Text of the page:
Noise Engineering

Get out of the box -- and back in

Noise Engineering is a Eurorack and 5U modular synthesizer manufacturer based in Los Angeles, California. 

Guest post: DUB station ZERO thinks outside the box with Bin Seq

This is part of a series of guest-post tutorials from Noise Engineering users showing off various tips for NE modules, modular use in general, or how they integrate modular into their workflow.

Have someone you think would be great to write a guest post on modular? Have a modular tip you want to submit for us to create a video around? Please submit ideas here.

This week, I caught up with Instagram user dubstationzero. I’d been loving his stuff for a while, and in June, he turned up at a Perfect Circuit event we were doing. We talked at length about modules and he mentioned picking up a Bin Seq, and the plans he had for it...as you’ll see below, his ideas were outside the box and exciting because they weren’t really what I’ve seen most users doing with it. I asked him to let me know when he posted a patch with it.

It didn’t take long before he sent something along...and when I saw it I immediately asked him if he’d be willing to write it up.

Kris Kaiser: Greetings! who are you and what do you do in the world? 

DUB station ZERO: My name is Nick Shinton a.k.a DUB station ZERO. I’m a former Chef, now in the produce industry, host of the DineLocalSD podcast, husband and surfer. My first involvement in music was in Washington DC area. I started out by engineering dub sound effects for live reggae performances during the early 2000’s. After moving to Ocean Beach, San Diego in ‘05, I began my journey as a producer working with Ableton. I got into modular and hardware about 2 1/2 years ago.

KK: What brought you to modular?

Modular is the culmination of a dream of mine that I have had ever since I started engineering dub: to be able to produce a dub mix of original beats on the fly that I could jam on. My set up back in the day included a 12-channel mixer which I would take direct inputs from all the musicians on stage to create an alternate mix of aux sends to fx chains which would be mixed into the main board for just FX returns. It was a jammable mobile dub system but it needed a band to work with. When I moved out to the West Coast, my professional obligations as a chef really kept me from diving into the local reggae scene. Through a desire to continue working with music, I ended up cutting my teeth at producing.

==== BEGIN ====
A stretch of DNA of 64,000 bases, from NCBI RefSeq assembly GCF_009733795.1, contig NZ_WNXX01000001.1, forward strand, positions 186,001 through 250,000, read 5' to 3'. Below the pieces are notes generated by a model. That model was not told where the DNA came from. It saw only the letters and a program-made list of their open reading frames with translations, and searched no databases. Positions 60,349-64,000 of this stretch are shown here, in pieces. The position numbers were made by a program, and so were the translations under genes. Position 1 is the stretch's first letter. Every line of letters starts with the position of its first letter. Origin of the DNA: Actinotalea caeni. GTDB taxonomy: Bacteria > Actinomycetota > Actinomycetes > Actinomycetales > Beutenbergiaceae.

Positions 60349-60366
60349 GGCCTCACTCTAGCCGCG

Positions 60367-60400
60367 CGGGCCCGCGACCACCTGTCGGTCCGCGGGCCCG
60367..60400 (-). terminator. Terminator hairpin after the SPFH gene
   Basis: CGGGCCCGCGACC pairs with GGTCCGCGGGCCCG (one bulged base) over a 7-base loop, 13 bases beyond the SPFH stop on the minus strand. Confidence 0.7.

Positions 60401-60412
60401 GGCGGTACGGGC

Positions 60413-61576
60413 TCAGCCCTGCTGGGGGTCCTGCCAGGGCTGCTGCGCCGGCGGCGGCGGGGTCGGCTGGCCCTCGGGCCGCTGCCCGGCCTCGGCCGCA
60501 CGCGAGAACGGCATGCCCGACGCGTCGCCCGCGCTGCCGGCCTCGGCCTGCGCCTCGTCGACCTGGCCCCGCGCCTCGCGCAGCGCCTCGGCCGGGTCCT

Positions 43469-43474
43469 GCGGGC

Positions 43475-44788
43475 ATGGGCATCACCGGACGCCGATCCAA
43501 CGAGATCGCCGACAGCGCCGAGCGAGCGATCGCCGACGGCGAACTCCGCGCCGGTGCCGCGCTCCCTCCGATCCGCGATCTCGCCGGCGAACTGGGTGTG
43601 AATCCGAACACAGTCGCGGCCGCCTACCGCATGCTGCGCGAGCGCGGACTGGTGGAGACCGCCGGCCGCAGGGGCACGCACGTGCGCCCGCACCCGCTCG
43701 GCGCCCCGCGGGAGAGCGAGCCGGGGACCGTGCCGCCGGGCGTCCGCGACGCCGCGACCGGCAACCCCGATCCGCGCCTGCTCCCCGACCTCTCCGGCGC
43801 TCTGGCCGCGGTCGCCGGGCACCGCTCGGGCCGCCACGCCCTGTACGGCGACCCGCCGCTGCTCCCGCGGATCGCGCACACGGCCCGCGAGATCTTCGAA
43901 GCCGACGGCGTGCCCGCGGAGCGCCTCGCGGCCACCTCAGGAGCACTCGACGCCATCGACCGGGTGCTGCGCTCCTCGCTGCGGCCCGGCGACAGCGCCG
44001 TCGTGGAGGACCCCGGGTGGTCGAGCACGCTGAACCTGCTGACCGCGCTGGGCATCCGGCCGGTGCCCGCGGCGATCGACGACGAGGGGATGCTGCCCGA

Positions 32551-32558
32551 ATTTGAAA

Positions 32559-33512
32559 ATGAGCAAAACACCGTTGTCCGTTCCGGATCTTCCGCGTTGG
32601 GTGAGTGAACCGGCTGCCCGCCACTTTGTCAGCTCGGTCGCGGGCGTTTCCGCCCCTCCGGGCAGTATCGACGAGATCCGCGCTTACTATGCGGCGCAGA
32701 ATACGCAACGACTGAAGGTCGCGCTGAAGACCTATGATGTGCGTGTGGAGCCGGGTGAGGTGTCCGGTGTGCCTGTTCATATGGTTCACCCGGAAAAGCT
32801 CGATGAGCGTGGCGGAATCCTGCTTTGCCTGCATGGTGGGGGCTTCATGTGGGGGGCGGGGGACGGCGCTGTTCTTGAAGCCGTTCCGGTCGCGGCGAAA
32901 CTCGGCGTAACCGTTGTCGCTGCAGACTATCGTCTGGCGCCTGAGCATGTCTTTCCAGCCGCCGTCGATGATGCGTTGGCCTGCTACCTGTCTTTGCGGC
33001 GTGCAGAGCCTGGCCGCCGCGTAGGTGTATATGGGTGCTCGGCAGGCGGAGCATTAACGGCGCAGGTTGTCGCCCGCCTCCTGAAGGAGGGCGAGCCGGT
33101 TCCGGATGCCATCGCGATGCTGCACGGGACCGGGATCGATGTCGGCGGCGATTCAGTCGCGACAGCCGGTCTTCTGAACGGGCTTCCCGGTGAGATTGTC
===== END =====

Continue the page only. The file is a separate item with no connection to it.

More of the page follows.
I got into modular and hardware about two and a half years ago. Modular has allowed me to take everything I learned from producing solo and include it with my original inspiration of making dub. These days, I’ve been jamming a lot with my buddy Jesse David, with the goal of performing live.

KK: Let’s talk about the patch you’ve created.

DSZ: In this patch, I’m using the Bin Seq to drive a step sequencer that not only advances with a clock but also has the capability of advancing a step per gate. Bin Seq is patched to both the x clock input of a Make Noise Rene as well as the a1 input of the Abstract Data Event Boss. The logic-driven gate out of the Event Boss is patched to the y clock of Rene. Thus all three gate and cv patterns of Rene are instantly controlled/influenced by any changes to the Bin Seq. Rene X is patched to the Roland 510 (bass line), Rene Y is patched to the Ataraxic Iteritas through the Sinc Bucina (yielding the melodica-type sound) and Rene C to the Loquelic Iteritas Percido (brass sound inspired by POB energy #lip4pob).

The key to getting repeating patterns is using resets. In this patch I am step sequencing the reset for Rene using the Intellijel Steppy. For the first part of the patch Rene resets every sixty four 16th notes relative to the Bin Seq Which is repeating every eight 16th notes. This big ratio gives lots of variations. At the 1:48 mark in the video, I change the reset for Rene: for a couple of bars Rene resets at five 16th notes and then to sixteen 16th notes then back to 64 .

Additionally the bass line is ducking the kick from the from the Drumbrute Impact (MIDI trig to cv, creates a negative envelope; patched to the mod VCA input of the 510) using a technique that I learned from a previous Noise engineering blog! 

KK: I like this use of the BS -- there may be others using it like this, but I’m not sure I’ve seen it. How else might you change up this patch?

DSZ: You could definitely get even more creative with your resets, both globally and per module, including different ratios, relationships and clock divisions to each other.  Another idea would be to use logic triggers for even more reset expression.

links to social media:  

Instagram @dubstationzero

Youtube: DUB station ZERO 


Noise Engineering is proudly located in Los Angeles, CA